- See also: Limit to Soaking? http://www.fountainp...ost__p__2453755
N54M does not have the chalky appearance of some 'bulletproof' inks, though it is without lustre.
- A respite from full-on Black.
- A fully-inked line is typical.
- Not even imaginary.
- Dilution reveals shading.
- Very high.
- Pen+nib combos used: †
- None - N54M is too saturated to generate appreciable variation.
- Papers used:
- Very little.
- Typical of wet saturated inks, one should watch for more than the usual line width variation, which depends on the papers' absorbency, coating, etc.
- Decidedly low, which is an attractive property for a daily writer ink, when consistent appearance & performance across a range of pen+paper combos is desired.
† Noodler's offers suggestions as to their preferred nib set-up. http://noodlersink.com/adjusting-nibs/
As ever, I do not cherry pick or adjust the pens used in the review process to match an ink, rather I prefer an array representative of common pens. I believe the Written Samples show that it is not necessary to use an unusual nib set-up, which is a very good thing indeed.
- N54M ♡ ♥ ♡ paper!
Trip-wire Papers: ☠
- Not seen.
- Impressive results.
- Writing experience was pleasurable, line quality was high, and no bleed- show-through with pen+paper combos used.
- A likely pick.
Is high-end paper 'worth it'?
- Very much a matter of preference over performance.
- Personally, coated papers seem too slick for my hand.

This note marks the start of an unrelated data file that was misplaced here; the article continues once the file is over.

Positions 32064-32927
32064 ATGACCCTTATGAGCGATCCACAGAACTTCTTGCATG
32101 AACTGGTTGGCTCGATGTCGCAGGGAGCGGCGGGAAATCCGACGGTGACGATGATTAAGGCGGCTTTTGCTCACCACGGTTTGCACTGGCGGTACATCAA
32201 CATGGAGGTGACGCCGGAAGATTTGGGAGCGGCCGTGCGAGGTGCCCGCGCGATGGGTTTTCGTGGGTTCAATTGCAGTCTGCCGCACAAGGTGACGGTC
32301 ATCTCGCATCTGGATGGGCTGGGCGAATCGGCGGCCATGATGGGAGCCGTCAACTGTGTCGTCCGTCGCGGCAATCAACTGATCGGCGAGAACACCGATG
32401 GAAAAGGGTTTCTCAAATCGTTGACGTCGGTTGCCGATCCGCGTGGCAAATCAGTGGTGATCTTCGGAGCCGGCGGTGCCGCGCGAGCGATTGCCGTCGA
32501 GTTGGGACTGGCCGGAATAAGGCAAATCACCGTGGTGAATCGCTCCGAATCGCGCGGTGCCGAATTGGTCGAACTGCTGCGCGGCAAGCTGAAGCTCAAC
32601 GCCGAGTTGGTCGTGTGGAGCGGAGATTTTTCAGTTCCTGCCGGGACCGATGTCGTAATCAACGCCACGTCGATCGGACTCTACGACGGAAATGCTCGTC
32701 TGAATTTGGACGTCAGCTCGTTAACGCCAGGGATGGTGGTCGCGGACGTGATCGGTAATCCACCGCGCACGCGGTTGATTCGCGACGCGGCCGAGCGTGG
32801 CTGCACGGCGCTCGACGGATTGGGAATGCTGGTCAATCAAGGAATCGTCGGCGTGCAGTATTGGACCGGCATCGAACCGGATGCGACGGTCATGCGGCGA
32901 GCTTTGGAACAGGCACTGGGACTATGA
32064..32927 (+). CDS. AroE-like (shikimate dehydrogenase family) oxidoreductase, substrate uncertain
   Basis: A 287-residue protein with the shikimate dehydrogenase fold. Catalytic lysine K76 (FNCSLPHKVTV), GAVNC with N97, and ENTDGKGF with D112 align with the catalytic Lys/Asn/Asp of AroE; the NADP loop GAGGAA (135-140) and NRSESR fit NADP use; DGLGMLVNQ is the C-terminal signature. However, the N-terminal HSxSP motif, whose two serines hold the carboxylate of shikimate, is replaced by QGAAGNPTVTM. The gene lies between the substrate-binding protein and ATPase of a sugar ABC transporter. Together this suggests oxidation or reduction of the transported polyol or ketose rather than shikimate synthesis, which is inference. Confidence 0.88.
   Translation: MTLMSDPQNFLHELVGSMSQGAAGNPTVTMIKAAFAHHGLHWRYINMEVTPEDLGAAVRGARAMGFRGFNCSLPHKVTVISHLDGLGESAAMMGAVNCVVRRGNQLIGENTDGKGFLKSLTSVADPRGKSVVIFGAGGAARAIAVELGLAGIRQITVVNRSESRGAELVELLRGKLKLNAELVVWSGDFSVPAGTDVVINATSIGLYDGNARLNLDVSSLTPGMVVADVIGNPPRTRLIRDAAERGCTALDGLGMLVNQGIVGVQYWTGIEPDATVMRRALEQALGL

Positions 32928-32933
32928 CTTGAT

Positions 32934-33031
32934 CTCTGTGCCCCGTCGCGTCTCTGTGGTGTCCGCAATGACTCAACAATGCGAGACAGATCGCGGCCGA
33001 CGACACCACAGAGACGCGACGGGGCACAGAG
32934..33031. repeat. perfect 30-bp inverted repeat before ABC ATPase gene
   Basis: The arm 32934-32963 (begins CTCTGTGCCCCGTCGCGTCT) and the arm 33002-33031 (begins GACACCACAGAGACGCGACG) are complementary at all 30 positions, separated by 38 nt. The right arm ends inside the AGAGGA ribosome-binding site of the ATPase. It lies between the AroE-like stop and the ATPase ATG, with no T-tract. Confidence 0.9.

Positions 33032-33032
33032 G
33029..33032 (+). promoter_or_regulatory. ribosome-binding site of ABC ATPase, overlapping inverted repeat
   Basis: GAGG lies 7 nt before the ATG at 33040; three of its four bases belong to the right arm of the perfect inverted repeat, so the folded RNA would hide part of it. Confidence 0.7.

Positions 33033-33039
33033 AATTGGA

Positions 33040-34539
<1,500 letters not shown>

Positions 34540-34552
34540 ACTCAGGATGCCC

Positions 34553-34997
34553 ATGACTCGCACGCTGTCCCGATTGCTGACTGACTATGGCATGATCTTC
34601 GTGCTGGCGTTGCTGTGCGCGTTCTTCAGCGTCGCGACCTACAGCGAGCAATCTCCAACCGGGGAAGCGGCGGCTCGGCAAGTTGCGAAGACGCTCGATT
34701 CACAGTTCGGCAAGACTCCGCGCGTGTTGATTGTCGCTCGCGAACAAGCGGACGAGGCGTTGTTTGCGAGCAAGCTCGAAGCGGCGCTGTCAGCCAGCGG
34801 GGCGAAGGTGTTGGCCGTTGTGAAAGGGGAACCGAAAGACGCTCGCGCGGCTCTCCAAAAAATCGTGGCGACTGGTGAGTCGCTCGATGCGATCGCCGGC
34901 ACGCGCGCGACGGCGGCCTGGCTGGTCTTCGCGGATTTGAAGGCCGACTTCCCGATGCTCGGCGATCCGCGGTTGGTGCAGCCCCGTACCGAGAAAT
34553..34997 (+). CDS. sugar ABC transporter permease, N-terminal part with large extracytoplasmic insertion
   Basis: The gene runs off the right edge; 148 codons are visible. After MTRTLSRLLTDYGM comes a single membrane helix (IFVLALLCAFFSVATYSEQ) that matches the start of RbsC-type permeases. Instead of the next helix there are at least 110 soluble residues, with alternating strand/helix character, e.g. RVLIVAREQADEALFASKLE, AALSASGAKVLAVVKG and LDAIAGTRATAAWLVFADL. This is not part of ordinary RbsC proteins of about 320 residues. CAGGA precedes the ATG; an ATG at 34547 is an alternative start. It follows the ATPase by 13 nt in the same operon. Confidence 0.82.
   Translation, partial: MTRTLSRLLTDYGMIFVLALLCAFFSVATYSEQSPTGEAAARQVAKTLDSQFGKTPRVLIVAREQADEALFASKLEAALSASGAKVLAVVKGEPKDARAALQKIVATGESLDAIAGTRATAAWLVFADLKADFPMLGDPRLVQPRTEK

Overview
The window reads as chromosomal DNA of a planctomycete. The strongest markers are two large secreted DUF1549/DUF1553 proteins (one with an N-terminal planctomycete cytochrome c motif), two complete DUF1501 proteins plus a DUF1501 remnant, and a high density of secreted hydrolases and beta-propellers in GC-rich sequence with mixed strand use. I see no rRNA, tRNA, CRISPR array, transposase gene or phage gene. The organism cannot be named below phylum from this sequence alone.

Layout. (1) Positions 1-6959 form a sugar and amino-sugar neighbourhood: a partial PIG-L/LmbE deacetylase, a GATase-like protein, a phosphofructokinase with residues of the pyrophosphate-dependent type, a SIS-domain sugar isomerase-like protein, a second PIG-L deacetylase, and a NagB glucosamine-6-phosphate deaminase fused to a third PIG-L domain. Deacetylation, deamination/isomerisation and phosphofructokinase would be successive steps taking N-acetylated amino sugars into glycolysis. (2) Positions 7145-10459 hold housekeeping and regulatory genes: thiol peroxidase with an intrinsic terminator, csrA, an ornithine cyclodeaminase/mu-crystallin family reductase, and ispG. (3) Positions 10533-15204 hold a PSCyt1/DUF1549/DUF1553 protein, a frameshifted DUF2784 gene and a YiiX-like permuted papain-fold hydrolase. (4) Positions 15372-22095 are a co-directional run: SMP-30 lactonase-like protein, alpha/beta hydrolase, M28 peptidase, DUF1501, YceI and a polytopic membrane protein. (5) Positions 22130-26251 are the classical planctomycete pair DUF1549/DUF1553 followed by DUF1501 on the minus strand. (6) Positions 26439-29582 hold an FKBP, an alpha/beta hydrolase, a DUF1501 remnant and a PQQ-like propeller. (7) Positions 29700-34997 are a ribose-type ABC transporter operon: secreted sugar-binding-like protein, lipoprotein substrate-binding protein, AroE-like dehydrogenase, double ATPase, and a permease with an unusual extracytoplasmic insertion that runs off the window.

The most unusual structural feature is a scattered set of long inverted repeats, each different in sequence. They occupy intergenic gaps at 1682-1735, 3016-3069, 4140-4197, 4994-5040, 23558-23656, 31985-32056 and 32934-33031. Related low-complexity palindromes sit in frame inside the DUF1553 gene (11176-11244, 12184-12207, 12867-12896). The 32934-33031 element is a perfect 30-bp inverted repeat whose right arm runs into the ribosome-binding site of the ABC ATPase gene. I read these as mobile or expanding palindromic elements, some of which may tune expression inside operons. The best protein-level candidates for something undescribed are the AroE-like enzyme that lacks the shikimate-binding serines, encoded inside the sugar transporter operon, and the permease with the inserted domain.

- High-end papers that are uncoated, have a low degree of calendering, or have low resistance to bleed- show-through seem likely dance partners.
- No - just not sufficiently malleable to conjure.
- Impossible from yours truly.
Personal Pen & Paper Pick:
- The Pilot 'Lady' on Rhodia.
- The hard nib generates a very narrow line, which keeps the visual weight of the dark line from plummeting through the sheet.
- The slightly warm tint of the Rhodia cossets the narrow line by reducing simultaneous contrast, and the coated surface keeps the line crisp & taut.
- My first impression of this ink was formed by the Review by Member iliadodyssey, then firmed-up by Member arkgray in his Review, so I was not too keen on adding another Teal-leaning Blue-Black that runs on rails to my array. As these things sometimes go, a friend acquired a bottle, liked the ink, so gifted me with a sizeable sample, along with an encouraging, "You really must try this one." (She also liked Standardgraph vergißmeinnicht!) So I gave N54M a whirl, liked its potential, then diluted it, and liked it more. But I've no inkling if it'll be replaced when the 15ml bottle runs dry, though as I keep diluting it, that decision has become less pressing. And the Benevolent Badger is unlikely to relinquish its sett.